Monthly Archives: February 2017

A Child Called ‘It’: Dave Pelzer

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A Child Called ‘It’: Dave Pelzer (A Book Review)

Graphically intense and utterly heart-wrenching. Its narration truly feels like child’s call for help, yearning for a sense of belonging from a family who’s disowned him for their mother’s sake.

A Child Called ‘It’ is the first part from his trilogy of My Story where on this particular novel, he narrates the various encounters he’s experienced starting on his primary years at age 4 until 12.

An immensely powerful read, A Child Called ‘It’ tells the story of a young boy named Dave Pelzer, a victim of child abuse coming from his own mother done to him daily out of spite. Out of the number of siblings he’s had, Dave remained the only one receiving blows from here and there as his mother pleases, to the point where everyone in the family disowns him and is eventually considered a nobody.

From the wretched ‘games’ his mother has come up with, it’s a miracle Dave managed to survive all of the hideous attempts she forced him into doing to no avail. There are just about a hundred punishments unimaginable done to him whenever he does a ‘bad deed’ not until he’s finally gotten the help he truly deserves to have.

The entire novel of his first book is well written in a manner that you could imagine every single incident the author has described his terrible childhood from the beginning until the last chapter. The many instances alone he experienced would make it seem as if you too had carried the heavy burden he’s given all those years ago. Emotions emphasized throughout the novel are strongly felt, even to the reader. His hatred on the people whom he shared the same blood with is explained in a calm manner, that of a naive child who only wanted a love from no other than his household.

The optimism he’s kept to himself the entire time he lived in the same roof as his so-called family is what I truly admire about Dave. Despite the instances he endured alone, how his mother loathed for his existence and the attempt of having her own son hate himself as much as she detest Dave, are no match for the faith he had that someone, anybody would come and swoop him out of his home.

His hopelessness on the ceaseless torture experienced every single day finally reveled on as he came to the realization that even the person he believes would serve as his protector gave in to their mother’s wishes. I feel nothing but grief for the boy as his morale begins to simmer down until the detest he had is all bottled up inside him. The many instances he did are desperate even for his sake as he’s on a roll onto committing the various acts of theft to survive.

All the hard work he put his best into paid off as his renowned freedom is claimed after several years have passed. That was indeed pure bliss, especially on his case to be taken out of his so-called home he’s resided as long as he can remember.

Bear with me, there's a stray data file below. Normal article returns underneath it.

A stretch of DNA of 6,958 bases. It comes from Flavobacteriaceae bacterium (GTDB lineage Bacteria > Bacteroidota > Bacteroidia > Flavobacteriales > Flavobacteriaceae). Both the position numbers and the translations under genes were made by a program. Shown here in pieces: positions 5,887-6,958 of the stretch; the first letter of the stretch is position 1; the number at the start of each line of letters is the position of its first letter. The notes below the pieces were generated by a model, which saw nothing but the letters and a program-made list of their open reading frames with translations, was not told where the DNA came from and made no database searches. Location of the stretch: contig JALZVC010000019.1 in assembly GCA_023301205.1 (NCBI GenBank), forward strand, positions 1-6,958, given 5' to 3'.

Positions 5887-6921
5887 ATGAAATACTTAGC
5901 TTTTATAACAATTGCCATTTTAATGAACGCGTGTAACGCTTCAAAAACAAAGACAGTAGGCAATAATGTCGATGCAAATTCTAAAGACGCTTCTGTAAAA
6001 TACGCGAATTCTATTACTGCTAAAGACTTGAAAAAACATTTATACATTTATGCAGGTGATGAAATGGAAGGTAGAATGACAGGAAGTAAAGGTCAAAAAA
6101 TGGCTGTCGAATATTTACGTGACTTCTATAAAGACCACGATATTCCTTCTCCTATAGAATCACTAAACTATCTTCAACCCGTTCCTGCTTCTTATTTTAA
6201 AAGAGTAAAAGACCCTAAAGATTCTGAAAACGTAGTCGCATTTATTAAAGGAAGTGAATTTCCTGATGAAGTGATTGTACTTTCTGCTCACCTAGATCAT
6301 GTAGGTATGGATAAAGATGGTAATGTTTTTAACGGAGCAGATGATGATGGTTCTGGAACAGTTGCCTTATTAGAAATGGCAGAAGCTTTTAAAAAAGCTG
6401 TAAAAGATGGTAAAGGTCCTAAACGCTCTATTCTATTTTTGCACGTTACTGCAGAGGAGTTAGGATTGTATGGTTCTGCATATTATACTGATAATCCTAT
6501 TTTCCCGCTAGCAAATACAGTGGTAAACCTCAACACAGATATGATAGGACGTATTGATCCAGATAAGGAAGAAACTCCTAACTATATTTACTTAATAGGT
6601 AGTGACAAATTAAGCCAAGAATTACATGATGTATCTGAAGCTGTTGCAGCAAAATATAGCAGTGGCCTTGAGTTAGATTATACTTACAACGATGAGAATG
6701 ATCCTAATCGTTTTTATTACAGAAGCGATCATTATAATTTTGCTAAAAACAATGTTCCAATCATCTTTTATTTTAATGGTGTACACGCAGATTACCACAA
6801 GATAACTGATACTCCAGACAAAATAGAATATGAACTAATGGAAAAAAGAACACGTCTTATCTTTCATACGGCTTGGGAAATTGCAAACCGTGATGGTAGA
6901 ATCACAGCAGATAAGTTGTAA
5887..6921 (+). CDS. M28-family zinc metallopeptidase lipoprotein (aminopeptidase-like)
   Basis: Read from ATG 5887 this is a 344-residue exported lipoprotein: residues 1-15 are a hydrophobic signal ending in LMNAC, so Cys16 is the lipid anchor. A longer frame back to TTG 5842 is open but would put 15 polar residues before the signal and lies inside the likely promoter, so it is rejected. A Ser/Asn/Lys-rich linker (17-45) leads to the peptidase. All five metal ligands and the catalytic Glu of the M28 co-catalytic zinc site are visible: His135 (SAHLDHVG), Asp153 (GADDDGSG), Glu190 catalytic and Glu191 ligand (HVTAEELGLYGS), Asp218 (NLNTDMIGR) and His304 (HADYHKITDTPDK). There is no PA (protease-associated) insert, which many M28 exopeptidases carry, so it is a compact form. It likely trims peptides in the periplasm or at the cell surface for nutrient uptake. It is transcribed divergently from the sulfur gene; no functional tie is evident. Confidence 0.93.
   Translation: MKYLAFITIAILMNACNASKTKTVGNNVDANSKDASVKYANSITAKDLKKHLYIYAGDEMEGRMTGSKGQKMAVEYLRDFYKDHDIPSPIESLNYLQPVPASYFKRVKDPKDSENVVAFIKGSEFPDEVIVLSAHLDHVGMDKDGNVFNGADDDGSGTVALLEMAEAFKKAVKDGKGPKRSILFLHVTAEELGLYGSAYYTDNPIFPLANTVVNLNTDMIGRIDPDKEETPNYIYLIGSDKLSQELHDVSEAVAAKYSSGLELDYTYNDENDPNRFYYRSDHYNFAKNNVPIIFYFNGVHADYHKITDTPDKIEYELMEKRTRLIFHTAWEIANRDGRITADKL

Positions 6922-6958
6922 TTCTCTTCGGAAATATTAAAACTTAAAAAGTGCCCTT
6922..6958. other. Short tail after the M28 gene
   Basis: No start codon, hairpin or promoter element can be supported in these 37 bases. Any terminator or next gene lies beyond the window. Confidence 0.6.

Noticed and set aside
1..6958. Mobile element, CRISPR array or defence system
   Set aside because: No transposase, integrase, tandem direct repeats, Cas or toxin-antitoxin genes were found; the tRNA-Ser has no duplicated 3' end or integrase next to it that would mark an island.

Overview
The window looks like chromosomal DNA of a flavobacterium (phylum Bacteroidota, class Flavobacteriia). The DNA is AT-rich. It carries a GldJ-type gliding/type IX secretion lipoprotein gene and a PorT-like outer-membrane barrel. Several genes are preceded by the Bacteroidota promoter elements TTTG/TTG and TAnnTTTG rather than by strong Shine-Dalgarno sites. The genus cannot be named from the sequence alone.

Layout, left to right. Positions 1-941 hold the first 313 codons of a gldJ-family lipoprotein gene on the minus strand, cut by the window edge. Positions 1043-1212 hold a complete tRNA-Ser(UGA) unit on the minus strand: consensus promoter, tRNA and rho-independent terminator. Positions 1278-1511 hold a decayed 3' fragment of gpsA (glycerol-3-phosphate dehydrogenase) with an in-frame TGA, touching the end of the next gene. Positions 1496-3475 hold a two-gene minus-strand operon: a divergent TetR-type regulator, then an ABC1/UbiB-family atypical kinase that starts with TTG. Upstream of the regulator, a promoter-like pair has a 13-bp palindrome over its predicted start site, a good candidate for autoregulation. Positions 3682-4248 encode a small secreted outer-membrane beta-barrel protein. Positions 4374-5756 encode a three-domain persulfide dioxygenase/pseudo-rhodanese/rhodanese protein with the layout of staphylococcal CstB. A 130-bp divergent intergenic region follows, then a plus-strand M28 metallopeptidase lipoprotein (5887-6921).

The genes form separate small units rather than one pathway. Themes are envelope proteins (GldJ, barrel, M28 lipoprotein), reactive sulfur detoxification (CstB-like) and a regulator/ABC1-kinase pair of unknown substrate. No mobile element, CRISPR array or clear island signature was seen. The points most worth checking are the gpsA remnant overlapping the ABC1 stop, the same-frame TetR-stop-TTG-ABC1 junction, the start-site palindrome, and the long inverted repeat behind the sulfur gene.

The explanation and origin of child abuse in general, the hows and why behind it was well explained by David himself. I admire and have learned so much on the seriousness of the aforementioned issue, how it remains to still exist even to this day.

Two of these chapters struck to me the most for it shows the sudden change of his mother’s self-destructive attitude shown on her son. It may not be as true like she intended to do, but her gesture into being the mother Dave used to love takes an unexpected turn wherein a small part of her conscience wanted to care for him, still despite how she continues to punish the poor boy for simply existing to her life. But sadly, even the little love left within her isn’t going to let that change her mind into bruising Dave’s well-being into shambles.

The other one, as already written on the previous paragraphs is having the only hope that kept him going this far went to side with the family instead. It dawned to him that only he could save himself from the living hell he’s forced to reside with for the rest of his life. Part of his decision to remain strong and fight onward is a noble gesture, with this particular value a truly admirable lesson to live by to everyone in struggle with their own problems.

The single regret I had on this book was not seeing Dave’s own story coming from someone else’s perspective as he’s mentioned this belonged to him alone. A significant character, who also happened to be one of the saviors who ended Dave’s misery said so himself that going through all of the abusive relationships the author had between his mother wouldn’t be necessary. Either way, readers are informed on child abuse from the eyes of the victim and the effect it does to them along the way.

Regarding the book’s rating, I give it an 8/10.

A biography of survival and triumph, a life story of Dave Pelzer would inspire readers to strive onward, no matter what life throws back at you.

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Openly Straight: Bill Konigsberg (A Book Review)

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Openly Straight: Bill Konigsberg (Book Review)

Genuinely heartwarming, honest and a coming of age story people has most likely experienced in their own journey towards discovering one’s true self further.

Not all endings need to be informant for a reader to enjoy. Sometimes, letting them keep on guessing and have their own set of conclusions as to how an author has written it is the best way to finish the story.